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ORIGINAL ARTICLE
Year : 2018  |  Volume : 7  |  Issue : 4  |  Page : 186-191

The prevalence of human immunodeficiency virus infection and the perceptions of sexually transmitted infections among homeless women


1 Endometriosis Research Center, Iran University of Medical Sciences, Tehran, Iran
2 Environmental Health Research Center, Research Institute for Health Development Kurdistan University of Medical Sciences, Sanandaj, Iran
3 Nursing and Midwifery Care Research Center, Tehran University of Medical Sciences, Tehran, Iran
4 Department of Public Health, La Trobe University, Melbourne, Australia

Correspondence Address:
Azam Rahmani
Nursing and Midwifery Faculty, Mirkhani Street, Towhid Square, Tehran
Iran
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Source of Support: None, Conflict of Interest: None


DOI: 10.4103/nms.nms_79_17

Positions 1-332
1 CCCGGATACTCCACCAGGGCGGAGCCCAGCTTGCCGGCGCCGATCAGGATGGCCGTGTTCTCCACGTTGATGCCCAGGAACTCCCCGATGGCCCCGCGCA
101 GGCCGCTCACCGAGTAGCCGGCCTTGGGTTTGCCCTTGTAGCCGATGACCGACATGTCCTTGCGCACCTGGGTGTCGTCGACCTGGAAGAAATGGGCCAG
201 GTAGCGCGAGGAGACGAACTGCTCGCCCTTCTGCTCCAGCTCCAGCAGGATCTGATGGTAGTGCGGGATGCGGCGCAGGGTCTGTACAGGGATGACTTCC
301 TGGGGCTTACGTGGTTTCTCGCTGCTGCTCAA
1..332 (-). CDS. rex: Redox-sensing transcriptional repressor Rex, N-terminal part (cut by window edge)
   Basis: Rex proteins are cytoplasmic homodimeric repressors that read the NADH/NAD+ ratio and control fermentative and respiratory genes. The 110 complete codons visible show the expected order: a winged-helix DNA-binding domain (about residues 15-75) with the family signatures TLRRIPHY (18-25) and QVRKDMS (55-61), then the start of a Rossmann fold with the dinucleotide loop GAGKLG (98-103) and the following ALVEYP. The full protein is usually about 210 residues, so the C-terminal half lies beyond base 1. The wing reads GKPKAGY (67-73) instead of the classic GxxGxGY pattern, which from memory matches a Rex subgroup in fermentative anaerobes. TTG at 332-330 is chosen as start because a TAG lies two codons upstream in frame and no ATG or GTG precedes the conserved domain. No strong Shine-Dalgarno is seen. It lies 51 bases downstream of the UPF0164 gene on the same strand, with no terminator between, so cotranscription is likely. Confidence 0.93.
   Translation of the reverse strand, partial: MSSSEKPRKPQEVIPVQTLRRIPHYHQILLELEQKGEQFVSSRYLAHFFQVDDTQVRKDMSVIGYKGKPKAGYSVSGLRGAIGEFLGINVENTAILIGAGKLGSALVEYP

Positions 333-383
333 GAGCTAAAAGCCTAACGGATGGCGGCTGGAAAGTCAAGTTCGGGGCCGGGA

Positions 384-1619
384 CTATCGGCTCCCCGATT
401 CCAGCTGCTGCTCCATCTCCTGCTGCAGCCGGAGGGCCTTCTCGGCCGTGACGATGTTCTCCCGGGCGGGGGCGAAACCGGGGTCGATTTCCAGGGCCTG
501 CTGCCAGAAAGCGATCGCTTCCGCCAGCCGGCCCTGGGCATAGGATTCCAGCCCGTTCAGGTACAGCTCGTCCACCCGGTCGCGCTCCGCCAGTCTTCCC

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Background: Homeless women can provide valuable information about the prevalence of sexually transmitted infections (STIs), especially human immunodeficiency virus (HIV) infection, in Iran. However, they are not readily accessible for epidemiological studies and hence, there is limited information about HIV infection prevalence among them. Objectives: The aim of the present study was to assess the prevalence of HIV infection and the perceptions of STIs among homeless women in Tehran, Iran. Methods: This cross-sectional study was conducted in 2014. Participants were 241 homeless women who were recruited through quota sampling from twelve drop-in centers and night shelters affiliated to a local welfare organization in Tehran, Iran. Data were collected using the perception of STIs Questionnaire as well as serological testing for HIV infection using DS-EIA-HIV-Ag/Ab-Screen kit (manufactured in Italy). Descriptive statistics measures and the independent-samples t-test were used for data description and analysis. Results: The prevalence of HIV infection was 8.3%. There were significant differences between HIV-positive and HIV-negative women respecting their overall STI risk perception (P = 0.003) and its two subscales, namely insufficient knowledge (P = 0.007) and inconsistent condom use (P = 0.030). Conclusion: Homeless women have low STI risk perception. Training and counseling programs are necessary to improve their STI-related knowledge, perception, and attitudes.


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